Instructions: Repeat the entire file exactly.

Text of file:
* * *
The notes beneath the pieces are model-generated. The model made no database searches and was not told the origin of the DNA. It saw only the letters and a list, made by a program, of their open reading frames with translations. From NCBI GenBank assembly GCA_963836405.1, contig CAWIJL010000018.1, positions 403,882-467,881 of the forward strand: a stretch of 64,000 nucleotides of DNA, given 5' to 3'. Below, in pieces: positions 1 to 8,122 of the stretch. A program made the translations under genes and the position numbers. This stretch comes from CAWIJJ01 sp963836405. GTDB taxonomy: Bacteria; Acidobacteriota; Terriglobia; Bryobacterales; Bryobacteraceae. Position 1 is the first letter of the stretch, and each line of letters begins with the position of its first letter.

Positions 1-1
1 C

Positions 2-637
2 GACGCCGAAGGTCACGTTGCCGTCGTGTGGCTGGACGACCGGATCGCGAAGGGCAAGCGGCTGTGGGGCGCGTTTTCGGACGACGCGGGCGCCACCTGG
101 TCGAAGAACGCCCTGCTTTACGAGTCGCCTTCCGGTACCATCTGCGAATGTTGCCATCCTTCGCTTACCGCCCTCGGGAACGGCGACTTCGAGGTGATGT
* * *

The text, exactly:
The notes beneath the pieces are model-generated. The model made no database searches and was not told the origin of the DNA. It saw only the letters and a list, made by a program, of their open reading frames with translations. From NCBI GenBank assembly GCA_963836405.1, contig CAWIJL010000018.1, positions 403,882-467,881 of the forward strand: a stretch of 64,000 nucleotides of DNA, given 5' to 3'. Below, in pieces: positions 1 to 8,122 of the stretch. A program made the translations under genes and the position numbers. This stretch comes from CAWIJJ01 sp963836405. GTDB taxonomy: Bacteria; Acidobacteriota; Terriglobia; Bryobacterales; Bryobacteraceae. Position 1 is the first letter of the stretch, and each line of letters begins with the position of its first letter.

Positions 1-1
1 C

Positions 2-637
2 GACGCCGAAGGTCACGTTGCCGTCGTGTGGCTGGACGACCGGATCGCGAAGGGCAAGCGGCTGTGGGGCGCGTTTTCGGACGACGCGGGCGCCACCTGG
101 TCGAAGAACGCCCTGCTTTACGAGTCGCCTTCCGGTACCATCTGCGAATGTTGCCATCCTTCGCTTACCGCCCTCGGGAACGGCGACTTCGAGGTGATGT